Embracing Service: 4 Reasons to Make Service Opportunities a Part of Your Ministry Rhythms

In today’s world and cultural landscape, incorporating times of service into the rhythms of church life and ministry is essential. By embracing the spiritual practice of service, we not only create opportunities to enrich and impact the lives of those around us but also allow for a transformation of ourselves through the influence of the Holy Spirit.


Perhaps one of the most apparent benefits of regular, intentional service times is the provision of opportunities that allow us to engage with the community around us. Our communities are full of people with needs. These needs can vary — physical, spiritual, emotional, and even financial. By working at meeting needs within the community, we are putting our faith into action and sharing God’s love. We are living out the second greatest commandment which is to “love your neighbor.”

Theodore Roosevelt famously explained, “People don’t care how much you know until they know how much you care.” If we are not engaged within our community, we are missing out on opportunities to share the love of Jesus. Our communities need Jesus, and often the opening to sharing the truth of God and the Gospel is through service. It is by serving that we show in very practical ways that our neighbors are valued and loved by us, the church, and Jesus himself.


Time and time again, our acts of service open the door for the Holy Spirit not only to impact those we serve but to transform us as well. The working of the Holy Spirit allows movement from our heads and hearts to our hands and feet. Through service, we grow in our journey with God and strengthen the spiritual gifts within us. We learn compassion and humility and move our faith from mere knowledge to practical life and application. James 2:17 points out, “Faith by itself, if it is not accompanied by action, is dead.” Faith requires action. As we live out our faith, we are blessed to experience God working in and through us. By being intentional in integrating times of service into the rhythms of our church’s life, we create opportunities for the church family to live out their faith, and, as a result, this brings about personal spiritual growth.


Billy Graham once shared, “We are the Bibles the world is reading; we are the creeds the world is needing; we are the sermons the world is heeding.” In other words, as we serve, we offer up a prayer that God will reveal himself to those with whom we are ministering. We want people to see Jesus through us. Matthew 5:17 teaches, “Let your light shine before others, that they may see your good deeds and glorify your Father in heaven.” Adding times of outreach and service into our church calendars is neither for our families to have something to do during the year, nor is it to draw attention to ourselves — it is all about pointing people to Jesus. By including these moments in our ministry rhythms, we open doors and create avenues for the Holy Spirit to work and change lives. When we consistently involve ourselves in service, we become a light of hope and compassion in the community, which draws people toward the source of our light, Jesus.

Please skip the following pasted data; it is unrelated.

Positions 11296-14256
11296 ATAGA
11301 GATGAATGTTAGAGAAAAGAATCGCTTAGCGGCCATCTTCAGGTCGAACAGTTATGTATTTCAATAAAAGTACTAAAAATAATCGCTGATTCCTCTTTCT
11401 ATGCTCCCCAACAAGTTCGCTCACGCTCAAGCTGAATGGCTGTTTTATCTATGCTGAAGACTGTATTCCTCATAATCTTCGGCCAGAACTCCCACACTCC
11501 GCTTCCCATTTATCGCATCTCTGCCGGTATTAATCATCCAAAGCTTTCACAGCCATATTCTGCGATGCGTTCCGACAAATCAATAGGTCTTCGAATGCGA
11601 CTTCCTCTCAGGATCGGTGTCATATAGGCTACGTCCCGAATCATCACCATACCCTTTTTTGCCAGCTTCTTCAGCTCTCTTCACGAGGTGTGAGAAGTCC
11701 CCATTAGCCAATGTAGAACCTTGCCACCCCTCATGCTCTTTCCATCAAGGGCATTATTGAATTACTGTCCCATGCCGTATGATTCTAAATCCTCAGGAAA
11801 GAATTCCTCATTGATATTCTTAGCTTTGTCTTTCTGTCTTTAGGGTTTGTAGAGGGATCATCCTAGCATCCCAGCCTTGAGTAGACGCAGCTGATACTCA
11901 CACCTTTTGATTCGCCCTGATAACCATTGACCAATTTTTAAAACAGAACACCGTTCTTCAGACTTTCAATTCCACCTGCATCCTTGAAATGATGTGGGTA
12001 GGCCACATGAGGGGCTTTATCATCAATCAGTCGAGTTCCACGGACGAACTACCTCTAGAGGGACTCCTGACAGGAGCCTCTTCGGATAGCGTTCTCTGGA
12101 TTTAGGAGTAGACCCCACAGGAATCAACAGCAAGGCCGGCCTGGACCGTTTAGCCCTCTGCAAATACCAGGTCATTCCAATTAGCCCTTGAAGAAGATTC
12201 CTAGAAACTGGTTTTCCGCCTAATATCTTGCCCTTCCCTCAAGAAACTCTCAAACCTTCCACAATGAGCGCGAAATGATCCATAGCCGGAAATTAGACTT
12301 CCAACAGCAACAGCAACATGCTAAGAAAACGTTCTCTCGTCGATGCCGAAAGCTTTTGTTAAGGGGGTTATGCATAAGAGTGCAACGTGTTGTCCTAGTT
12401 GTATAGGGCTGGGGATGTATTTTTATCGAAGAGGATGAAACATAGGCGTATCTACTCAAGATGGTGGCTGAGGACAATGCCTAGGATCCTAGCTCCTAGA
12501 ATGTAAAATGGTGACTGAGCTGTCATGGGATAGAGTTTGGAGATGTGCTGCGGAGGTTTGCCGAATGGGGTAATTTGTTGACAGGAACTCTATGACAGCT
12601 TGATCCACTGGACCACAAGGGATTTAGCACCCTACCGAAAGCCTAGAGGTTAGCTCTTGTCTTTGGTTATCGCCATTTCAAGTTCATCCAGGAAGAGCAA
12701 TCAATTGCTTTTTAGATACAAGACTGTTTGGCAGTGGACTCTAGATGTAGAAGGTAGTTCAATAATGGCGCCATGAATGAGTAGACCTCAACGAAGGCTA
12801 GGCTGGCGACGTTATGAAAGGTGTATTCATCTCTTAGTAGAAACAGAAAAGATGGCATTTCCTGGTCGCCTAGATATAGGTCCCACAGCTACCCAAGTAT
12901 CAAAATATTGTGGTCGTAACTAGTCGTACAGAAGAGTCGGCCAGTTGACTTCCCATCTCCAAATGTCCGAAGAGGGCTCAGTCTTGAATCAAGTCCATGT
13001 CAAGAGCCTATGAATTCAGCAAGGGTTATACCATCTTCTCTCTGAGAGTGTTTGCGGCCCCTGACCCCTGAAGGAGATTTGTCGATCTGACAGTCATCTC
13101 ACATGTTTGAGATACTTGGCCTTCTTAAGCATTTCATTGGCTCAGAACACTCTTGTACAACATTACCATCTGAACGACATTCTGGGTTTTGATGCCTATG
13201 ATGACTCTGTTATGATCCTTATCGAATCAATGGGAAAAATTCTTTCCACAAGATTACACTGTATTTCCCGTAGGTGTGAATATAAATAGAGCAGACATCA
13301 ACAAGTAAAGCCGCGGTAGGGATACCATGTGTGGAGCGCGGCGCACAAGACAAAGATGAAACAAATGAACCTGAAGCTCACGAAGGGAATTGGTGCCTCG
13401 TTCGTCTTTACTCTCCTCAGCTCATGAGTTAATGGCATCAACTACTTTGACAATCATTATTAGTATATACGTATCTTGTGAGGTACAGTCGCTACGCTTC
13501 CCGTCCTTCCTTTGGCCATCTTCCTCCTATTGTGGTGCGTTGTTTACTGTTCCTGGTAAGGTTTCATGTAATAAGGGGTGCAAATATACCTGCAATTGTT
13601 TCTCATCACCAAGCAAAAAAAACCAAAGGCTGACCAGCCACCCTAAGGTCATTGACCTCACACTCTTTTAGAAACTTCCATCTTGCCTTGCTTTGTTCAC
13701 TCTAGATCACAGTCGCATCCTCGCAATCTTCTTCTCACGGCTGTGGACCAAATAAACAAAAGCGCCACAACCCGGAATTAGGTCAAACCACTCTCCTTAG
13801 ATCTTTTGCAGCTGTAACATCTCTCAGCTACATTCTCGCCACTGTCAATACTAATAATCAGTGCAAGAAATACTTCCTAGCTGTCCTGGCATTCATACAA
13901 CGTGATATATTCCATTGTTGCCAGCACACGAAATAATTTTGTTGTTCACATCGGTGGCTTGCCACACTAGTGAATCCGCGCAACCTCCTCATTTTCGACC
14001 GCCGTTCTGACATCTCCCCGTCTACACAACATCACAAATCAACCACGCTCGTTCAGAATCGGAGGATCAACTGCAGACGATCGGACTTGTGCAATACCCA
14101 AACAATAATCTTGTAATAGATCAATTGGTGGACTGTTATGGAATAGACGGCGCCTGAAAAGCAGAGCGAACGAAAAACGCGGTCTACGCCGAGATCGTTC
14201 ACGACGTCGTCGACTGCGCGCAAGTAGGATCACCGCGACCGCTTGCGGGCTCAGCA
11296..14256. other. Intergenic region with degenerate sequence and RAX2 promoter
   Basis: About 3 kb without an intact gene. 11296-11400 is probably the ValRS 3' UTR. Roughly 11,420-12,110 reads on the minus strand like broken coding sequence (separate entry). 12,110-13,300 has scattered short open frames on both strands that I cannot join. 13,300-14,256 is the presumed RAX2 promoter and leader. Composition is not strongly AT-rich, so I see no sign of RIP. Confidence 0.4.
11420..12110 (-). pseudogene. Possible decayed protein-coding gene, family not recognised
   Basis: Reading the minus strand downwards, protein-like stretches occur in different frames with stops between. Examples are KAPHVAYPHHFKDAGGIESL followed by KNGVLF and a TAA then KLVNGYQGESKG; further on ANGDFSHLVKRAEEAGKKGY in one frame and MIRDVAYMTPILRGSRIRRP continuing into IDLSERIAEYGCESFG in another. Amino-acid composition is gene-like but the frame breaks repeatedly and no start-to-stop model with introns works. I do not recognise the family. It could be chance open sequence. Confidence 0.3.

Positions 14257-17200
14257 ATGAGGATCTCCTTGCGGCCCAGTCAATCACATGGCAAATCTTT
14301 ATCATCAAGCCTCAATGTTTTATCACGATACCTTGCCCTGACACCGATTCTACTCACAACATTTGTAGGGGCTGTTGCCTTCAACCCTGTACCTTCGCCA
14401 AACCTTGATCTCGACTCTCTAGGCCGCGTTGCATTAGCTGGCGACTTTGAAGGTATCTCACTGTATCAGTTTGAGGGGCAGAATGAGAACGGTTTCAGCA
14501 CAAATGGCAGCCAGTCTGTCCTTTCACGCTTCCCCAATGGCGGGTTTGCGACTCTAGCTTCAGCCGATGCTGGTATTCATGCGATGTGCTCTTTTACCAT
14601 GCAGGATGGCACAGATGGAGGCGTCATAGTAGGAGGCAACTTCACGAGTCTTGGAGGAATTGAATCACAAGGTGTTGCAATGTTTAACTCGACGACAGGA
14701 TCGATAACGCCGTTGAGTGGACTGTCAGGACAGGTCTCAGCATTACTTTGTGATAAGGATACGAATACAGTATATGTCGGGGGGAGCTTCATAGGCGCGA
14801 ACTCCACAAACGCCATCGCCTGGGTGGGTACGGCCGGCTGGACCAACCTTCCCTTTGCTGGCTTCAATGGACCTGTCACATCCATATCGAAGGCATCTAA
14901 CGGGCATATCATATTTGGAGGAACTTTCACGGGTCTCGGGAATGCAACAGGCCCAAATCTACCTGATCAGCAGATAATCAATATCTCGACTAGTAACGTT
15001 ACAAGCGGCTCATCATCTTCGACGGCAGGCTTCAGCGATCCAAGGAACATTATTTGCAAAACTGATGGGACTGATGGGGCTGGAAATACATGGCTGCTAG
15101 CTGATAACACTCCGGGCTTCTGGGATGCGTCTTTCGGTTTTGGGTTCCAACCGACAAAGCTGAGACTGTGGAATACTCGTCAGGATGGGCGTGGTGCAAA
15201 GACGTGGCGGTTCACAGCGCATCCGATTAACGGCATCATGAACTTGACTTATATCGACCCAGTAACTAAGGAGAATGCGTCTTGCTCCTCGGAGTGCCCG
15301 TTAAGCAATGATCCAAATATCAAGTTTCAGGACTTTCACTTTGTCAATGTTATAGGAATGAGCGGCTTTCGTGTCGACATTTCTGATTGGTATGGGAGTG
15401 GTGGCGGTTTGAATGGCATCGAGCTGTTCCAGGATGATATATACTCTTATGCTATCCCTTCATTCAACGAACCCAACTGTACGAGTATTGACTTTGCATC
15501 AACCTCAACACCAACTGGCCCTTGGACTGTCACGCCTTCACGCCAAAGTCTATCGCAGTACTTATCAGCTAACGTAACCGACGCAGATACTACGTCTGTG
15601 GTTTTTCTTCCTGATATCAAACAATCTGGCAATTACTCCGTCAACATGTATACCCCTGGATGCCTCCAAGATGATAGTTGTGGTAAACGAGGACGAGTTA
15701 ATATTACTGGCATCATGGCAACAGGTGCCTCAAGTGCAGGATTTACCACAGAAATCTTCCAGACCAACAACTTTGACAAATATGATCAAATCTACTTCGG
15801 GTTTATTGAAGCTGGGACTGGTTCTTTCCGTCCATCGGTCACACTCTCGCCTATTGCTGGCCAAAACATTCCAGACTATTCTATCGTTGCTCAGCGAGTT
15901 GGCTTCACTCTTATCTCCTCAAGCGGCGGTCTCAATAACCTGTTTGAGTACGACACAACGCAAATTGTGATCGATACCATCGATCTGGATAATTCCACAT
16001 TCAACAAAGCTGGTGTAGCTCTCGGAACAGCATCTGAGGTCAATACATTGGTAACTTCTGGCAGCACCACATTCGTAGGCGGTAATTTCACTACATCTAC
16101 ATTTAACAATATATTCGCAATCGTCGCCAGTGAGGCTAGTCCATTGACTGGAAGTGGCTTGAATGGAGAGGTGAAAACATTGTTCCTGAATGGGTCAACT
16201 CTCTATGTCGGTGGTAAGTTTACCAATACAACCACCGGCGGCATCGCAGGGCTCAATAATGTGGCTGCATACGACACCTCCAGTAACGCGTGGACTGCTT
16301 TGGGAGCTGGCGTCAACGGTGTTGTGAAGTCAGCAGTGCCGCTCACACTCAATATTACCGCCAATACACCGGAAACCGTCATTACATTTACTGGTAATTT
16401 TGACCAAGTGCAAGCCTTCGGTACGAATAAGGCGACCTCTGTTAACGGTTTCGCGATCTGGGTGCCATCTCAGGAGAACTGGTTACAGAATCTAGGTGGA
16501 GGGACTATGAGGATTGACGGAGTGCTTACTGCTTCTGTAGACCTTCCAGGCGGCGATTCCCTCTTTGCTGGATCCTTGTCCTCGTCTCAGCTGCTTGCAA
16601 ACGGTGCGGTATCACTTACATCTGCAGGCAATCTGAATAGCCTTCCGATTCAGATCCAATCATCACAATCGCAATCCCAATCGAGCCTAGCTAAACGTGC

By intentionally scheduling service opportunities as a part of our ministry rhythms, we create a culture of mission. Instead of a still pond of stagnant, lifeless water, service allows for the flow of the living water of Jesus — which is vibrant, fertile, and growing. At NYC23, our focus was OVERFLOW. The concept provides a wonderful illustration of what the Holy Spirit does in and for us. We should resist trying to block or contain the flow, but allow ourselves to be filled by the Holy Spirit and spill over into the world around us. Through service opportunities, we break through the temptation to be complacent and recognize that we all have a part to play in the kingdom of God.

Many people around us don’t know or may not always feel the love of Jesus. We need to be people of real faith who serve and share. Integrating service into our ministry rhythms is crucial for living out our faith, being effective in mission, engaging our community, and drawing people to Jesus. “Dear children, let us not love with words or speech but with actions and in truth.”-1 John 3:18

Andrew Barker